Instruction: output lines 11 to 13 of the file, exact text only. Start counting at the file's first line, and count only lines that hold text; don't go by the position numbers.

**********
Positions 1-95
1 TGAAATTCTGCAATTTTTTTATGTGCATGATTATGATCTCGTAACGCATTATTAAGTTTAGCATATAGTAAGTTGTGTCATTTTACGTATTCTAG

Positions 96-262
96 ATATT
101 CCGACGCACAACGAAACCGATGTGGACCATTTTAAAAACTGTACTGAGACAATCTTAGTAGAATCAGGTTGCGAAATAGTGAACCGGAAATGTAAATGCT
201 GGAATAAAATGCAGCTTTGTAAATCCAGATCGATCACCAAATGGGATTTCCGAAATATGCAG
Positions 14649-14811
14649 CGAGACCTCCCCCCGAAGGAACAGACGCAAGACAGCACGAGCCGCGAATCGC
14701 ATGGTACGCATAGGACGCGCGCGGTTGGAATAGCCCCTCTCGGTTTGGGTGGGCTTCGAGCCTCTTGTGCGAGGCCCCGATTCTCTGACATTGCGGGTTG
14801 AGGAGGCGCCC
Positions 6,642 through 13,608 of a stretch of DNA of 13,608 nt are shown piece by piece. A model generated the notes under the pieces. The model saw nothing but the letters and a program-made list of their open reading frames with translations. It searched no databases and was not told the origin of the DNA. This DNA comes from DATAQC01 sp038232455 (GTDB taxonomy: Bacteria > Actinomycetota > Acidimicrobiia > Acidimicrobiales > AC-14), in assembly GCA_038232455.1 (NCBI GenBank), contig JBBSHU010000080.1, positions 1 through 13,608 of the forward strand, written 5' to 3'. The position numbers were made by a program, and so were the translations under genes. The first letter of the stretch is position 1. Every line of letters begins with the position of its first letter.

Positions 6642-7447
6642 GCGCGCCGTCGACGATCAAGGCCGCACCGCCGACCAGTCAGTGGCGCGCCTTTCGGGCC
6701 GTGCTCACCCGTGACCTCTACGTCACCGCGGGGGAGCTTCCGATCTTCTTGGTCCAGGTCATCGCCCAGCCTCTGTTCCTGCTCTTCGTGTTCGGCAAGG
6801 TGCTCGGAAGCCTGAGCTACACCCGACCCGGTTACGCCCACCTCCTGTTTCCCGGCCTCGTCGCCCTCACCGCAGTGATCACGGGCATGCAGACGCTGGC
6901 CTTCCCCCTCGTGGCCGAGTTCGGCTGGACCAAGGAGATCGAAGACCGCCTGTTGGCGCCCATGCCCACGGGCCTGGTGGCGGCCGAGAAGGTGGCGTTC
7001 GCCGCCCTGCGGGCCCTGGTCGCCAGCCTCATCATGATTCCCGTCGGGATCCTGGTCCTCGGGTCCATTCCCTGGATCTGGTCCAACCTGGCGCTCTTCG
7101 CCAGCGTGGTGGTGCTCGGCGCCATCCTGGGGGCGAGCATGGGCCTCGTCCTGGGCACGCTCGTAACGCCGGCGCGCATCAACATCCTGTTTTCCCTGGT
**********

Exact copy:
Positions 6,642 through 13,608 of a stretch of DNA of 13,608 nt are shown piece by piece. A model generated the notes under the pieces. The model saw nothing but the letters and a program-made list of their open reading frames with translations. It searched no databases and was not told the origin of the DNA. This DNA comes from DATAQC01 sp038232455 (GTDB taxonomy: Bacteria > Actinomycetota > Acidimicrobiia > Acidimicrobiales > AC-14), in assembly GCA_038232455.1 (NCBI GenBank), contig JBBSHU010000080.1, positions 1 through 13,608 of the forward strand, written 5' to 3'. The position numbers were made by a program, and so were the translations under genes. The first letter of the stretch is position 1. Every line of letters begins with the position of its first letter.

Positions 6642-7447
6642 GCGCGCCGTCGACGATCAAGGCCGCACCGCCGACCAGTCAGTGGCGCGCCTTTCGGGCC